Can Bankruptcy Stop Foreclosure?
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There are a number of different ways that you can prevent foreclosure, even if you ultimately need to give up your home. Don’t be afraid to explore your options, including Chapter 7 and Chapter 13 bankruptcy and find what’s right for your family and personal financial situation.
Written by Attorney Andrea Wimmer.
Updated December 12, 2021
Yes, filing bankruptcy can stop a foreclosure. At the very least it’ll buy you some time. Whether filing a bankruptcy case can help you prevent a foreclosure for good depends on how far behind you are on your mortgage payments and what type of bankruptcy you’re filing. But, let’s start with a few foreclosure basics, first.
The foreclosure process often depends on the type of mortgage loan you have. But, no matter what the specific state law says, generally speaking, a foreclosure happens when a homeowner falls behind on their mortgage payments. If they can’t catch up quickly enough, their mortgage lender forecloses on the mortgage or other real estate loan. As part of the foreclosure process, the lender either takes the house or sells it to a third party.
Each state has laws that govern foreclosure proceedings. In some states, all foreclosures involve a lawsuit against the homeowner. That’s called a judicial foreclosure. Other states have alternative - nonjudicial - foreclosure options. In Arizona, for example, the mortgage company just has to notify the homeowner that they’re foreclosing at least 90 days before the foreclosure sale is scheduled to take place. The state court is not involved at all.
Right Of Redemption
Depending on your state’s law, you may be given a certain amount of time to redeem the property. A redemption typically requires the homeowner to make a lump sum payment paying off the outstanding mortgage balance and the foreclosure costs. The specifics depend on your state’s laws.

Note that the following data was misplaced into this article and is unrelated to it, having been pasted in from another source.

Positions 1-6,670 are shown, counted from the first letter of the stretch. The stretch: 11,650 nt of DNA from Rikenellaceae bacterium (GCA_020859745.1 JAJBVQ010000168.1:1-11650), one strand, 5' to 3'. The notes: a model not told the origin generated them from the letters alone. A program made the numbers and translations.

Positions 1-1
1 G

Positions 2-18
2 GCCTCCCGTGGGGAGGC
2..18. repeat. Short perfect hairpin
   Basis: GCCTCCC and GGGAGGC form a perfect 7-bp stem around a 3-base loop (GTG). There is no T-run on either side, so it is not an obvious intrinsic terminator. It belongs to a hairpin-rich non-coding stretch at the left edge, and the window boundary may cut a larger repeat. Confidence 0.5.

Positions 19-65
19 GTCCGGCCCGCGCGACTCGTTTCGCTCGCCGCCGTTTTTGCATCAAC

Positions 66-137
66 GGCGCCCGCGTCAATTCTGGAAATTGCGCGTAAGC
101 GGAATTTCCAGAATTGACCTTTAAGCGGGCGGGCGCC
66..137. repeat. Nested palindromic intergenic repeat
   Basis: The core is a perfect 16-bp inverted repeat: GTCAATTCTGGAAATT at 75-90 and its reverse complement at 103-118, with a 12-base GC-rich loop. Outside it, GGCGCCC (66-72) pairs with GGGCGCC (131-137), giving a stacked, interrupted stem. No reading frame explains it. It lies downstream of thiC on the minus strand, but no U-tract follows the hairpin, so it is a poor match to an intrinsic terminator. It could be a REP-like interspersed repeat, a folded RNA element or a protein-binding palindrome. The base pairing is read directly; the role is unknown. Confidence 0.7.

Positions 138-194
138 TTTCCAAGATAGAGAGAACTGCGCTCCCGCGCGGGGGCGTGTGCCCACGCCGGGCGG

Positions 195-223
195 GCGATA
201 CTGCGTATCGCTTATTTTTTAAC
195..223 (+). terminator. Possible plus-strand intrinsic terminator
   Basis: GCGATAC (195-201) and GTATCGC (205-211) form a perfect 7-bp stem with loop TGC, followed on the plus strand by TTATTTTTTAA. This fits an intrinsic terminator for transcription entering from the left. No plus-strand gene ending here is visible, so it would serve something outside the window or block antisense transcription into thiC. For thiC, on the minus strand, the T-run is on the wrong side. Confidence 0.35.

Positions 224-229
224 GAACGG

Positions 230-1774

If the bank can’t sell the property for more than the mortgage balance, they may try to collect the deficiency judgment from the homeowner. For example, if the mortgage balance at the time of the foreclosure sale is $250,000 but the highest bidder only offers $200,000, the bank can turn around and sue the homeowner for the $50,000 difference. After getting a judgment, the lender can start a garnishment to collect the deficiency. Some, but not all states have anti-deficiency statutes to protect their residents against these deficiency judgments.
Some homeowners attempt to sell their property through a short sale to avoid issues with a deficiency balance. Of course, that only works if the mortgage lender forgives the balance still owing on the mortgage loan after the short sale has closed.
If you have home equity because the mortgage loan balance is less than the value of your home, you don’t have to worry about a deficiency balance. But, you’ll want to make sure that you’re able to protect the full amount of your home equity with an exemption. Otherwise, filing bankruptcy may not be the best course of action.
Bankruptcy and the Automatic Stay
The automatic stay is the part of the bankruptcy law that bans creditors from taking any kind of collection action once a bankruptcy case has been filed. That’s not just limited to wage garnishments and phone calls; it stops a foreclosure proceeding dead in its tracks. Someone can file bankruptcy today to stop a foreclosure sale scheduled for tomorrow morning.
But, that’s not the entire story. Real estate loans are secured debts and the type of bankruptcy you file determines what you can do from there.
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Stopping a Foreclosure with Chapter 7 Bankruptcy
Chapter 7 bankruptcy is the most common type of bankruptcy filed in the United States. It provides the fastest path to debt relief and doesn’t require a repayment plan. The person filing bankruptcy typically gets their fresh start in the form of a discharge order within 3 - 4 months of filing their petition. A bankruptcy trustee reviews the filer’s assets and - assuming the person doesn’t own any non-exempt property - the case is closed.